mlearn project

Charles Sturt University's Mobile Learning Project

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New toys for mLearn

Hello, my name is Tyswan, and I’m one of the new Graphic and User Interface designers on the project. In the coming months I’ll be doing some work on ePub formats, student instructional materials and supporting the Bathurst device trials. You can read all about me on the Team page.

Let me start off by saying that I didn’t accept this job because of all the cool iOS and mac toys I’d get to play with… but I’m definitely not complaining!

With the device trials starting up at the beginning of the session I have had 21 shiny wifi iPads and cases land on my desk, along with a very slick macbook air. I have already set up three of the iPads, and lent two of them out to the academics in the School of Education who will be running the Bathurst device trials. Another 63 iPads with cases have arrived in Wagga.

new macbook air and iPadI probably shouldn’t admit how much of a learning curve it’s been for me as I have never owned an iPad (and have only just bought an iPhone), and I’ve had to quickly become familiar with wireless settings, synching with iTunes, storing documents in the cloud and the plethora of apps out there, not to mention writing with my finger.

Fortunately my experiences mirror many of the issues that the students involved in the trial will face as they get used to a (possibly) new way of working in a predominately electronic space.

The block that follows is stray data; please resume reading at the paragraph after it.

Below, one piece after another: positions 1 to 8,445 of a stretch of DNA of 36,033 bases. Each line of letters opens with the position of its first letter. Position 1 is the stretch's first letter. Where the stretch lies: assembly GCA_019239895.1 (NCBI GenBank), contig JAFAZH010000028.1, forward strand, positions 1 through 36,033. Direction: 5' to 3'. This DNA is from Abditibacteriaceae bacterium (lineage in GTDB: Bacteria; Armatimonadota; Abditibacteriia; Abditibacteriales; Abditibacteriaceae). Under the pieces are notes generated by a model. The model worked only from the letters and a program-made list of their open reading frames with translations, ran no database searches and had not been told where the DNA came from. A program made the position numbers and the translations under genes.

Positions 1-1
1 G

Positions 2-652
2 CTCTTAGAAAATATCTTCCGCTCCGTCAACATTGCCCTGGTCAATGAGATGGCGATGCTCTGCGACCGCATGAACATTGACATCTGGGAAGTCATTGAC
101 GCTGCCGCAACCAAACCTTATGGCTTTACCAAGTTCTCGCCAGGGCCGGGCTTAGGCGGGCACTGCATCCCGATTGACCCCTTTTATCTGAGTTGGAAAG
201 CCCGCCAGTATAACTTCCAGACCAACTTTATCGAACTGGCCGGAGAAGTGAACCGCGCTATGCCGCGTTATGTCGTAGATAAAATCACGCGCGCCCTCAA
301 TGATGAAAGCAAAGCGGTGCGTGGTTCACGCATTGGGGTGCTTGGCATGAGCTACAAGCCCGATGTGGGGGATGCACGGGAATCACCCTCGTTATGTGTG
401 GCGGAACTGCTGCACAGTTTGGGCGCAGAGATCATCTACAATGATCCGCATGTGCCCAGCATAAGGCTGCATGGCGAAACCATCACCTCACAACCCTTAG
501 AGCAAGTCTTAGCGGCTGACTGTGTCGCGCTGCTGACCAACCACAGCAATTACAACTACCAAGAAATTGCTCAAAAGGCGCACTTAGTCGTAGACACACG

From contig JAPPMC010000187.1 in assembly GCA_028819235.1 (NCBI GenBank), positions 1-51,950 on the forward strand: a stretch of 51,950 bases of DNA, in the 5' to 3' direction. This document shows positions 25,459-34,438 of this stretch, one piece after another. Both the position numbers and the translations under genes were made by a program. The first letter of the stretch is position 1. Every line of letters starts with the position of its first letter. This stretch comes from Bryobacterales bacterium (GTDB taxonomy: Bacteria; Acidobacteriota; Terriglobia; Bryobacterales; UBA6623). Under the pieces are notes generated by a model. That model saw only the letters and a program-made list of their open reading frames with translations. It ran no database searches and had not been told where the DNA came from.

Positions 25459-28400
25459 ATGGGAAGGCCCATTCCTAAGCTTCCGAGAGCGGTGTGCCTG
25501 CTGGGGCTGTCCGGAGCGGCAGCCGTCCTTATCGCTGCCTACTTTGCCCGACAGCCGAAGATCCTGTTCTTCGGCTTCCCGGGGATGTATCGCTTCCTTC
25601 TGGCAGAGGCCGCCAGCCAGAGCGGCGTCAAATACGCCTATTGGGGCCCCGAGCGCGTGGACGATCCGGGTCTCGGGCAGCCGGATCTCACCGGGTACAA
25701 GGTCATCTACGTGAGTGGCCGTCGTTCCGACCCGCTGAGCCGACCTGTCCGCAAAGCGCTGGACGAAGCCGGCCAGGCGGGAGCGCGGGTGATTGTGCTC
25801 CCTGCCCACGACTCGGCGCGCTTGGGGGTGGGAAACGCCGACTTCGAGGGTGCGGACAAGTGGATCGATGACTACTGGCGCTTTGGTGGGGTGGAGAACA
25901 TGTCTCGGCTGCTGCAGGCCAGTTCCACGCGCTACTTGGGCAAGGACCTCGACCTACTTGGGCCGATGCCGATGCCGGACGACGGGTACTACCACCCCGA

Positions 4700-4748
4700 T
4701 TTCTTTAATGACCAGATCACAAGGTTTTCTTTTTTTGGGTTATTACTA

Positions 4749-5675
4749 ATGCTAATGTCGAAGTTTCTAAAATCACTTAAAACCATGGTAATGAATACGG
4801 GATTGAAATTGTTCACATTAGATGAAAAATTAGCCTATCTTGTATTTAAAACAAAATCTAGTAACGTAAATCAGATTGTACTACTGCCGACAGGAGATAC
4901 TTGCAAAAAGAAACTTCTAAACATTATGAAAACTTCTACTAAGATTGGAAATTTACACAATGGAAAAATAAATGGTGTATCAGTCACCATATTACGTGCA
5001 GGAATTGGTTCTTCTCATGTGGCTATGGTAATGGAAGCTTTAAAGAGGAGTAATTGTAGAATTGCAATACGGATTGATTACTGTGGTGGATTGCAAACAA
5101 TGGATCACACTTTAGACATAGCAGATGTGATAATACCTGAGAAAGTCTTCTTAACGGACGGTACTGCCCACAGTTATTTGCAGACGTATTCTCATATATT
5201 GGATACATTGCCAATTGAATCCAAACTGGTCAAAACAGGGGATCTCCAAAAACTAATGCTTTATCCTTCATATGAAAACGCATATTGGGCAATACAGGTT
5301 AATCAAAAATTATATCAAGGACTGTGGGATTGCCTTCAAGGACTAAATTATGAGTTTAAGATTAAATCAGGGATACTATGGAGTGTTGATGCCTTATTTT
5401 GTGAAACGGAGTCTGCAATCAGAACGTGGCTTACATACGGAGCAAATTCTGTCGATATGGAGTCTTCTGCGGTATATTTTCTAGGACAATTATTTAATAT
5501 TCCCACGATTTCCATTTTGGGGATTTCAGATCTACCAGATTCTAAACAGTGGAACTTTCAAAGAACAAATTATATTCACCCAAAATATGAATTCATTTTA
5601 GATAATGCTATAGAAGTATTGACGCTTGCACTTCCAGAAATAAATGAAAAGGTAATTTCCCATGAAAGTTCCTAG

The next step is to look at how the iPads will be used in the specific courses. Here at Bathurst, we are currently now assessing a range of apps that will be used in a multi-modal writing course.

I’ve learnt very quickly that although there are plenty of apps out there, each is designed with a slightly different focus, and the real work is looking at integration of the apps, and designing how they will work together to meet the teaching needs of the lecturers, rather than a straight out comparison of features.

I love the lateral thinking that is required to see what the lecturers are trying to achieve and then finding the software, apps and processes that can help them to make the learning experience as fun and seamless as possible. And if playing with a shiny new iPad all day is part of my job, then so much the better!


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ACU research sheds light on mobility in teaching & learning

Some really interesting research has been released from Abilene Christian University on mobile learning. They have a 1:1 ratio of mobile devices for staff and students and ran a trial with iPads over the last year with some interesting results:

  • students who used an iPad to annotate text performed at a rate 25 percent higher on questions regarding transfer of information than their counterparts who used only paper.
  • a 95% satisfaction rate using the iPad to accomplish their online coursework, citing convenience and the device’s range of features
  • 86% of students reported improved student-to-student and student-to-teacher collaboration when using mobile devices
  • 84% of ACU’s faculty reported using their devices frequently in class to facilitate enhanced classroom collaboration. 50% of ACU faculty reported using their mobile devices during every class period.
I had the pleasure of being able to meet with most of the people mentioned here who shared with me some of their preliminary data back in April. They were really excited about their findings back then, and I think you can see why!